Force on conductors during a short circuit fault

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Summary:

How do I relate fault current to the force on two conductors?
If I have two parallel bars serving as a DC bus with a capacitor across the output and there is a short fault event, I know the peak current is limited by V/X. The instantaneous current would be a function of the time RLC time constant. How do I relate this to the force on the conductors due to this transient?
 

Answers and Replies

  • #2
Baluncore
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Welcome to PF.

Where is the short fault ? At the capacitor, somewhere along the transmission line, or at the generator.
The current will be limited by fault protection.
The peak force will occur at peak current.
 
  • #3
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If the fault was at the capacitor, I would expect that to produce the highest current since the resistance and inductance is minimized. If it occurred at the generator I would expect di/dt to be the minimum since the inductance would be highest. The peak would also be the lowest since the resistance would be the highest. Is this line of thinking correct?

I'm interested in knowing how to calculate the peak force but I'm not sure how to do this.

Regardless of if the peak is limited by resistance or protection I'm still interested in knowing how it varies with time time in general. I know this isn't realistic for an actual design, but I'm just trying to understand it right now. If there is no protection, my thought is that the current should look sinusoidal. It would increase as a sinusoid with a resonant frequency of f=1/(2pi*sqrt(LC)). The peak would be limited by I=V/R.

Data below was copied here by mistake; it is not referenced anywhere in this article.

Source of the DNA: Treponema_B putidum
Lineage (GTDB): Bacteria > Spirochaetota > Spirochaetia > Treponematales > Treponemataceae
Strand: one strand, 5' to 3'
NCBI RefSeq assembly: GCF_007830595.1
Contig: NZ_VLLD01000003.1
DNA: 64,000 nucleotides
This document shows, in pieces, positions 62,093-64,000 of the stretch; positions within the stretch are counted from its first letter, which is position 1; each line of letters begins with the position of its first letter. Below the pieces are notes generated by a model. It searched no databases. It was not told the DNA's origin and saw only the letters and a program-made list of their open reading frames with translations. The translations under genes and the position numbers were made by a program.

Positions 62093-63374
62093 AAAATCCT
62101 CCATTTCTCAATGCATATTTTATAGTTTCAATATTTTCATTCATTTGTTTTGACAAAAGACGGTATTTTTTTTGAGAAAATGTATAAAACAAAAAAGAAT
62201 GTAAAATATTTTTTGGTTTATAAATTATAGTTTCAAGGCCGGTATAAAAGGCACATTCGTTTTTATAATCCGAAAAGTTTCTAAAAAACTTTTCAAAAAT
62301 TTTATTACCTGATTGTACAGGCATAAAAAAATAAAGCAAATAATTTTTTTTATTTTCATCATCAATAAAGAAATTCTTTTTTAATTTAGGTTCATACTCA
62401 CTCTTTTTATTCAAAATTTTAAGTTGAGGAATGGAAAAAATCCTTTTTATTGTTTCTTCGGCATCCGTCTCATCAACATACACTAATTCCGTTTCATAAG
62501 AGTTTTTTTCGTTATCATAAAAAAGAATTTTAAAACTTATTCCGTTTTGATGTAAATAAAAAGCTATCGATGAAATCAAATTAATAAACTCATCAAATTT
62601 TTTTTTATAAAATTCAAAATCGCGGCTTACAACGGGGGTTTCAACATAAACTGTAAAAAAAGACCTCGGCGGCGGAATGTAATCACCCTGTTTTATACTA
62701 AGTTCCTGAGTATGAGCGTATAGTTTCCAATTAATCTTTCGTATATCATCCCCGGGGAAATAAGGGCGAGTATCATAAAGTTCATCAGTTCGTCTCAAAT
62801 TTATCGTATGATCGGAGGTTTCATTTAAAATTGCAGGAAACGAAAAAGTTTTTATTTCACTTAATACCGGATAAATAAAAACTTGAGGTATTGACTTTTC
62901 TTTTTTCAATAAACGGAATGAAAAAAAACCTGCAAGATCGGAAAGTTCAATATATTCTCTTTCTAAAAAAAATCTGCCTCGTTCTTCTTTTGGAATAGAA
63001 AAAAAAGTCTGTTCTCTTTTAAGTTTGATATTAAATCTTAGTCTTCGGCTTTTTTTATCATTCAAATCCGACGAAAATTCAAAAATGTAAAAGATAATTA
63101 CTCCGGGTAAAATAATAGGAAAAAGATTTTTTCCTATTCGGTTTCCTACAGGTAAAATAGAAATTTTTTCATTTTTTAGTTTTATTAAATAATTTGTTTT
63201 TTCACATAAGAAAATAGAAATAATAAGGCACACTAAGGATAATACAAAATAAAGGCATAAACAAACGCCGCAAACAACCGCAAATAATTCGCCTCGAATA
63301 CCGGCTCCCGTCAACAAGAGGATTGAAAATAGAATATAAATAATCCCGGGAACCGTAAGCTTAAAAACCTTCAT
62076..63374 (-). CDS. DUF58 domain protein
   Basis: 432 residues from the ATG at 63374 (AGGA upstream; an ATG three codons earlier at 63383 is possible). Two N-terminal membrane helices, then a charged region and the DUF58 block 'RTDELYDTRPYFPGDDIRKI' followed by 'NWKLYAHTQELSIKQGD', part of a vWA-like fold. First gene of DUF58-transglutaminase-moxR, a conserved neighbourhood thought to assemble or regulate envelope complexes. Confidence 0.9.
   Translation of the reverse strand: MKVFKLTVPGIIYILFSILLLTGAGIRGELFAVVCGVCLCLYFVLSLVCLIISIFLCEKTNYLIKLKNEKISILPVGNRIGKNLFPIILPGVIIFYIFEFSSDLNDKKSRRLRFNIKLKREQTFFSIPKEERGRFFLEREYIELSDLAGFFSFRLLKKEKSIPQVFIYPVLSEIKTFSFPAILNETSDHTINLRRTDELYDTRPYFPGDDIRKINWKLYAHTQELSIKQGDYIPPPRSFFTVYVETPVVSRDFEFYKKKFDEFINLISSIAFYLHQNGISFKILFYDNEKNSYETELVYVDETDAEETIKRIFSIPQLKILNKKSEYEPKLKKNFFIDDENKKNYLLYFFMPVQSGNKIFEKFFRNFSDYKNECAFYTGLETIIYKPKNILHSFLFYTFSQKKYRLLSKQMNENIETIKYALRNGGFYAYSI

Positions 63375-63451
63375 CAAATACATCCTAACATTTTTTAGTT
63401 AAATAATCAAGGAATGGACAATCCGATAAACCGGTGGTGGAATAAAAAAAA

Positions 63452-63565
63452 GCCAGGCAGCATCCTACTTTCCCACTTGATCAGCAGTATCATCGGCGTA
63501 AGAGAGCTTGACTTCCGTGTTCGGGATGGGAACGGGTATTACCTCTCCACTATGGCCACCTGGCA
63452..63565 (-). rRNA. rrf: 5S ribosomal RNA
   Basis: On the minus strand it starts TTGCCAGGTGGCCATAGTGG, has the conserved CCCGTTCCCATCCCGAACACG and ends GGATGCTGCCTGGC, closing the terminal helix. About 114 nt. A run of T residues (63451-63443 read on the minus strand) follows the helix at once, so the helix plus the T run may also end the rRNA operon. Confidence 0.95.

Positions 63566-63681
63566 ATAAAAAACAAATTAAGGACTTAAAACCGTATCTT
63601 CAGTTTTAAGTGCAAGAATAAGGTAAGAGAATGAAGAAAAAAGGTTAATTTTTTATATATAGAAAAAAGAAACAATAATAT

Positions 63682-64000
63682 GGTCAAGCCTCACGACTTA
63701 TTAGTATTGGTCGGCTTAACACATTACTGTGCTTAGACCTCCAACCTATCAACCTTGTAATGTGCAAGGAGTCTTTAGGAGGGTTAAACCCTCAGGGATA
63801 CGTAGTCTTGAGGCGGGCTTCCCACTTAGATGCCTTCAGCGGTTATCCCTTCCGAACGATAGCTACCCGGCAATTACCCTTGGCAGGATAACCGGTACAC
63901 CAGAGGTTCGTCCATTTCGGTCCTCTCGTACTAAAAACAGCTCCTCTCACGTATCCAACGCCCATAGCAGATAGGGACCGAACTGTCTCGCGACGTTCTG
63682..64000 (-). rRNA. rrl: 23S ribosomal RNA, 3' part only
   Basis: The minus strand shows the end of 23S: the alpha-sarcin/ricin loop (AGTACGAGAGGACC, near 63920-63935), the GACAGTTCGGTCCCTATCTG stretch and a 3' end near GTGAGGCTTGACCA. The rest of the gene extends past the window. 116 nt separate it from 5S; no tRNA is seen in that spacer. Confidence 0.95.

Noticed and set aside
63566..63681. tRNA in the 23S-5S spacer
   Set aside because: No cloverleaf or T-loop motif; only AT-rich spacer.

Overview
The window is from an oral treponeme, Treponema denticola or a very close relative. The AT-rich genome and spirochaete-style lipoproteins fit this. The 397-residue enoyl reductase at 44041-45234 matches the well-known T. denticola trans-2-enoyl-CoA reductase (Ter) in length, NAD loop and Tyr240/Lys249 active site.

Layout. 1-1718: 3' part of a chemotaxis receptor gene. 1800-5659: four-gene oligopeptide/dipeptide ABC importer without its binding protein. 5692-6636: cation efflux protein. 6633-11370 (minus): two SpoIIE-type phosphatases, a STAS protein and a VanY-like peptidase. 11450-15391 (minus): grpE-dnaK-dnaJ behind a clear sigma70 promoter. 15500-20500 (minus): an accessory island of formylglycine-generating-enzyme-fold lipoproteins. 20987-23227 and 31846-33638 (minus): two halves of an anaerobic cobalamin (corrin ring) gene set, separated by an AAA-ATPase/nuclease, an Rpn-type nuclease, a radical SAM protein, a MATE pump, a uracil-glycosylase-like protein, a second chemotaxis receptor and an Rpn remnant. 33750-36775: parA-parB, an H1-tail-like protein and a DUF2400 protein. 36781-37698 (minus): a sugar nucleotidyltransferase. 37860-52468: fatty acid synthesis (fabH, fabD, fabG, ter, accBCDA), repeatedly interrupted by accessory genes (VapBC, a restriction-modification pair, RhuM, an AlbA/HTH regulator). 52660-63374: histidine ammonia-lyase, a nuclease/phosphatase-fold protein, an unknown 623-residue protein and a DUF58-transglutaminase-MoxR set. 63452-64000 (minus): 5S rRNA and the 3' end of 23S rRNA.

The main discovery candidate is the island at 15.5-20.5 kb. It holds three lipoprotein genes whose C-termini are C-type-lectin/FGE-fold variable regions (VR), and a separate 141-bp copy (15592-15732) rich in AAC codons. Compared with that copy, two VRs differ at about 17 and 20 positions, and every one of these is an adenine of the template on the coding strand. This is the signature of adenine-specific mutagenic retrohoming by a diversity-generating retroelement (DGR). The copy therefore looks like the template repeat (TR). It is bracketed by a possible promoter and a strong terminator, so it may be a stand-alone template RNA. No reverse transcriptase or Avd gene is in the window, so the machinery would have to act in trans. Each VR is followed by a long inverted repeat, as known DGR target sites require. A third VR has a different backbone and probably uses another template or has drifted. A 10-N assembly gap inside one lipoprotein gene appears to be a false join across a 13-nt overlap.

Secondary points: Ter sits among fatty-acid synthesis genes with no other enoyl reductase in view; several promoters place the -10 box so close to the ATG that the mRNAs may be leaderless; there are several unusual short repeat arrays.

The current would initially be DC. As the short happens the current increases so there is a time varying current. That would also induce a time varying magnetic field so I figured I could use maxwells equations but I'm not sure how or if that is even correct. Am I on the right path here or is there something else that I'm not considering? Again, I'm not really considered with the generator in this case. I'm only trying to get the theory where the capacitor is across the bus and the bus is shorted at any point along the bus.
 
  • #4
anorlunda
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Short circuit calculations can be simple or very complicated. There are software packages for the complicated ones.

I searched "short circuit calculation" and I found a wealth of sources, and tutorials for both simple and complicated cases. One of them said this: